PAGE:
The first step to detecting eye melanoma is to choose an experienced ophthalmologist (eye doctor) who can perform an accurate diagnosis for your eye condition. Early detection of eye melanoma is important. Advanced cancer may require surgical intervention and lead to loss of vision or a part of the eye. You may choose an experienced surgeon for this reconstructive surgery.
The doctor will check your eye movement and vision. They will also look for dark spots and other symptoms of eye melanoma. Enlarged blood vessels inside or outside the eye is a symptom of tumor. The doctor may order one or more tests to diagnose melanoma of the eye.
Khan Eyelid and Facial Aesthetics, led by oculoplastic and reconstructive surgeon Dr. Tanya Khan, provides advanced eye care procedures to patients in Austin, Dallas, Texas, and surrounding locations.
Imaging tests involve x-rays, sound waves, radioactive particles, or magnetic fields to create a picture of internal body parts. These tests are conducted for:
- Finding any suspicious cancerous area
- Determining extent of cancer
- Judging treatment results
- Determining recurrence of cancer
This is another common test used for diagnosing eye melanoma. Tumors appear prominently in ultrasounds. Doctors can use ultrasound to confirm melanoma diagnosis in most cases. Ultrasounds are also helpful in showing the size and location of the tumor.
Abdominal ultrasound may be performed if eye melanoma has already been detected. This is to look for signs of spread in other parts of the body, especially the liver.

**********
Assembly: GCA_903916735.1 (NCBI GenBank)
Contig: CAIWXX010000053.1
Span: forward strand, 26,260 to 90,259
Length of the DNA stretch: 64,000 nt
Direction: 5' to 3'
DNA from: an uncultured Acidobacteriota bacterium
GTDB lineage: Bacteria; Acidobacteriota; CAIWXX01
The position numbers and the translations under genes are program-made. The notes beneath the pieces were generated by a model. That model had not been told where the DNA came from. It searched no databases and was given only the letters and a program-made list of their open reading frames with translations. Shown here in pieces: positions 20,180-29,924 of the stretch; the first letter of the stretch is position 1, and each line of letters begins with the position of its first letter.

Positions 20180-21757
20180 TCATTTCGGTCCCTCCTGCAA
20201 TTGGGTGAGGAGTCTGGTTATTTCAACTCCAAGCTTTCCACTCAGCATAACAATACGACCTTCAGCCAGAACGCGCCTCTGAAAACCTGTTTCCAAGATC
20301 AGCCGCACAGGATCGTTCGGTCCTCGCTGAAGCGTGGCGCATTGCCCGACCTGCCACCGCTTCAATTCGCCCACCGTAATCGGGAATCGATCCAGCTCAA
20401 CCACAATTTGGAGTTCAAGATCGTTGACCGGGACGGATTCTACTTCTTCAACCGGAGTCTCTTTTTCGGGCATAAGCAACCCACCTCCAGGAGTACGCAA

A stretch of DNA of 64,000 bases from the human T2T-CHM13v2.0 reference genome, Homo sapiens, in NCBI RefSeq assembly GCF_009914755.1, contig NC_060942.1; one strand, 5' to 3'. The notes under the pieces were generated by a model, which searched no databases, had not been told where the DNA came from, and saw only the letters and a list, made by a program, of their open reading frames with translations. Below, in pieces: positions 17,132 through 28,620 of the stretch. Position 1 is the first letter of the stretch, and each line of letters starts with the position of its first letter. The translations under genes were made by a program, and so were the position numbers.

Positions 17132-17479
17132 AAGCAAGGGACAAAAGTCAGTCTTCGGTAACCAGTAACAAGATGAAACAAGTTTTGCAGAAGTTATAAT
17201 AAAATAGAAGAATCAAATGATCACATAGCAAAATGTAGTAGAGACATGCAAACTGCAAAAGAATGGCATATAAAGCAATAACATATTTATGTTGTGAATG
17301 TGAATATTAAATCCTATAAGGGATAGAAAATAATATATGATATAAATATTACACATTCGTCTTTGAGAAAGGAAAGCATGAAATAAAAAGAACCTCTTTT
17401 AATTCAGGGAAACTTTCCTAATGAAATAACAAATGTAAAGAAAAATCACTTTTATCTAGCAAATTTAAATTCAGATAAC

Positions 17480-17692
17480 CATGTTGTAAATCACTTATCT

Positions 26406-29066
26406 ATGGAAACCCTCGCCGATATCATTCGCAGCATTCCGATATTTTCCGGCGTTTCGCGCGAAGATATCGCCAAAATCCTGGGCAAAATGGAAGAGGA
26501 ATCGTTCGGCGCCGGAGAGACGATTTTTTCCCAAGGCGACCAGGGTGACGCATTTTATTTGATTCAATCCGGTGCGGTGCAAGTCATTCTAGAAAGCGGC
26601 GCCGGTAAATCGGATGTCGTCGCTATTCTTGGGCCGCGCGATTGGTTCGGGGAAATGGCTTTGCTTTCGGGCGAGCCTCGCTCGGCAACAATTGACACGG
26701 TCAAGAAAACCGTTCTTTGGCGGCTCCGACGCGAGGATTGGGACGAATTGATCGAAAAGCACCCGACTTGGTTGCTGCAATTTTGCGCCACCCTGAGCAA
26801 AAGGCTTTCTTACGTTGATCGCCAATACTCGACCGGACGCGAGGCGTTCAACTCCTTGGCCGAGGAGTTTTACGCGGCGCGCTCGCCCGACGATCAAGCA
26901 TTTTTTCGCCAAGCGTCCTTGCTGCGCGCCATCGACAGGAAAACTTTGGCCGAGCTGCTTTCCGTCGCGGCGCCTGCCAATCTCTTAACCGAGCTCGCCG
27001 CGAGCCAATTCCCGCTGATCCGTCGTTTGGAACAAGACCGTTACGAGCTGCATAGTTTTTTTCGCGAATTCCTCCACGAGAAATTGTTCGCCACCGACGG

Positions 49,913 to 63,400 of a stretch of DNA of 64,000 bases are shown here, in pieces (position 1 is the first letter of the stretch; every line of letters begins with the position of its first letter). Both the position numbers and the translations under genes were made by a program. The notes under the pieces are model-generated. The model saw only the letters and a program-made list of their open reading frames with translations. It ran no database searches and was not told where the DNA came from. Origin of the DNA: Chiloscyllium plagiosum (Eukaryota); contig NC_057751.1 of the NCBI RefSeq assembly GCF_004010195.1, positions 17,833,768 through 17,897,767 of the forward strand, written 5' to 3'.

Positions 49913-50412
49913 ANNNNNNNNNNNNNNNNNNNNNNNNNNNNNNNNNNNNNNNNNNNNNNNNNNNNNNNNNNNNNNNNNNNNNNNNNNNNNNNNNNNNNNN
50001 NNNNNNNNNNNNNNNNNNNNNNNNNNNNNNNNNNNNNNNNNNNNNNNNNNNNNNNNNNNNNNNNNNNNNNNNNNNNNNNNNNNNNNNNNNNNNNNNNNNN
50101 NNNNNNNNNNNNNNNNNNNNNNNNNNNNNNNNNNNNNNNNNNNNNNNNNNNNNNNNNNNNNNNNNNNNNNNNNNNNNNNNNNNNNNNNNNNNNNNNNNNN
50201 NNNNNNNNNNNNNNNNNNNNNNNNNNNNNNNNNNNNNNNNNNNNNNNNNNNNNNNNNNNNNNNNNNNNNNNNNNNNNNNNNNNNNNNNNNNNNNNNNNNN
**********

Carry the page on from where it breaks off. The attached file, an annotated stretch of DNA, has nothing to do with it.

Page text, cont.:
Orange fluorescent dye (fluorescein) is used for performing this test. The fluorescein is injected into a vein in the arm. Special light is used to take images of the back of the eye.
This light makes the dye glow and allows the doctors to look at blood vessels within the eye. Melanomas may not appear prominently in this test. However, various other eye problems can, and your doctor can tell if the problem is cancerous or not.
Computed Tomography (CT) Scan
Detailed cross-sectional images of the internal body parts can be seen through a CT scan, which effectively combines several x-rays. CT scan can help detect if the cancer has spread to parts outside the eye. It may be used to detect the spread of cancer to other body parts as well, such as the liver.
Usually, a biopsy is performed to detect the presence of cancer. A small sliver of the tumor is removed and examined in a lab to detect the presence of cancer cells. Generally, biopsies are not performed for the purpose of detecting eye melanoma.
This is because imaging tests and routine eye exam can accurately detect almost all cases of eye cancer. However, a biopsy can be useful for checking gene mutations and predicting prognosis. It can be performed for early detection in worrisome areas. It can also help in the selection of targeted drugs that will work best on the cancer.
Board certified ophthalmologist Dr. Tanya Khan receives patients from Austin, Dallas, Texas, and nearby areas for safe and reliable eye care treatments.
Contact Khan Eyelid and Facial Aesthetics and Oculoplastic & Reconstructive Surgeon Dr. Tanya Khan Today to Schedule an Appointment
Offices in Dallas, Plano and Austin, Texas.